Cacao contains high levels of magnesium, with over 300 enzymatic reactions requiring it to function. Magnesium helps increase energy, calms the nervous system, supports sleep and digestion and relaxes the muscles. 

Theobromine and Caffeine 

Theobromine is one of the primary alkaloids derived from the cacao plant. It is a vasodilator, meaning it relaxes smooth muscle and improves blood flow, and overall heart function. Cacao also contains small amounts of caffeine, which can stimulate the nervous system and increase feeling of alertness. 


Cacao contains a class of polyphenol antioxidants called flavonoids, such as epicatechin, catechin, and procyanidins. Flavonoids are a kind of antioxidant that protects the body from ageing and disease, as well as cardioprotective effects that help to reduce blood pressure and support a healthy cardiovascular system. 

Medicinal Mushrooms

So we have covered the history and the science of cacao, and now let’s talk about our favourite thing in the world -  Taoist tonic herbs and medicinal mushrooms. 


“Chinese herbal medicine first evolved high up in the misty mountains of ancient China, as a by-product of Taoist hermits’ perpetual search for the elusive Elixir of Life purported to confer immortality to humans.” 
- ‘A Handbook of Chinese Healing Herbs’
By Daniel Reid, 1995. 


The Asian medical system has long-held reverence for mushrooms as functional foods and powerful herbs, and the first known herbal pharmacopoeia in China, the Shen Nong Ben Cao Jing, includes many species of mushroom still known today. It also provides the foundation of tonic herbalism, through the lense of the classification system - superior, regular and inferior herbs. We love focusing on the superior herbs, those that nourish, support and rebuild the body on an energetic and physical level. If you want to learn more, check out our articles on medicinal mushrooms and tonic herbalism

So, we understand that the medicine of the mushroom kingdom and the medicine of cacao have been intertwined in a sacred love affair for centuries. Does this relationship translate to the medicinal, tonic herbs and mushrooms that we love to use and share here at SuperFeast?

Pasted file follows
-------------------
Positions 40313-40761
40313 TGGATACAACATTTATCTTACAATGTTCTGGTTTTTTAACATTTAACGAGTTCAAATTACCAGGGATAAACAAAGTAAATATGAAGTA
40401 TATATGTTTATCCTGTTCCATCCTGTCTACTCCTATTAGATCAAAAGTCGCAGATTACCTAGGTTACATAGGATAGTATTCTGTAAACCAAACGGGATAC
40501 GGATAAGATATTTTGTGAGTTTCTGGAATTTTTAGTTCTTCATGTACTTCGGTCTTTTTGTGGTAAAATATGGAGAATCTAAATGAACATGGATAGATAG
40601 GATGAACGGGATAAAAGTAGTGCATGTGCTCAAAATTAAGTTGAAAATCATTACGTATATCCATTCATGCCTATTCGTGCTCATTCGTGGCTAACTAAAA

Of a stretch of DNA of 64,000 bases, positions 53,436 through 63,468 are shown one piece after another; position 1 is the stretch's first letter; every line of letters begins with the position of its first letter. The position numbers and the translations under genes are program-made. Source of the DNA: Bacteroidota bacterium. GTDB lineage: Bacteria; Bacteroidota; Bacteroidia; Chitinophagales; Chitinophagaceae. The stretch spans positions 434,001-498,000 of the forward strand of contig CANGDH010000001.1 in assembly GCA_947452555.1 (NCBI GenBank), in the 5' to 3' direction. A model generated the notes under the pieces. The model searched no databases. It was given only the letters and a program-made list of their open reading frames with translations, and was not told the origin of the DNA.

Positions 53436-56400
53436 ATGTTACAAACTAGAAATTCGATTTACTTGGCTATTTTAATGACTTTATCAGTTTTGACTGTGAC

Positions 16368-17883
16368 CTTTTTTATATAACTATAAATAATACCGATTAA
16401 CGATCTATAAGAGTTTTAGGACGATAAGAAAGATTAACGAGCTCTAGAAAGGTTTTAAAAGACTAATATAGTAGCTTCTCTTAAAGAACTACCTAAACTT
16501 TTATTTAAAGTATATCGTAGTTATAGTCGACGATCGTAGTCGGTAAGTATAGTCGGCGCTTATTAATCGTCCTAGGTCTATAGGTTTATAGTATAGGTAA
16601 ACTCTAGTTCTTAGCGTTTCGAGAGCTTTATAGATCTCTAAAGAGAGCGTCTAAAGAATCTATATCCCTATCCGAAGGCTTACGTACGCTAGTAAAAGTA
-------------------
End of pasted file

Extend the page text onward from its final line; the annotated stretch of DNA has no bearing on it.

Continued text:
Oh, you know it does. 

The chemical compounds of the cacao we mentioned earlier, weave their magic with that of the mushrooms, allowing the body to absorb the medicinal benefits of the mushrooms as they drive deeper into the organ systems and the body as a whole. The vasodilator actions of cacao help to relax the blood vessels, allowing the blood to circulate with more ease and vitality, this also supports the smooth flow of Qi to the organ systems that the tonic herbs are targeting. 

The natural fats within the cacao butter (especially if you are using a raw ceremonial grade cacao), can also act as an ideal carrier mechanism that helps your tissues absorb the mushrooms more effectively. 

Then there is the final, yet perhaps the most important factor, cacao tastes amazing. 

You can create so many delicious hot chocolate tonic recipes that can help you to integrate the tonic herbs and medicinal mushrooms into your daily routine with more ease, and it just brings a little extra joy to your day. Try some of our favourite recipes if you are new to the tonic making life.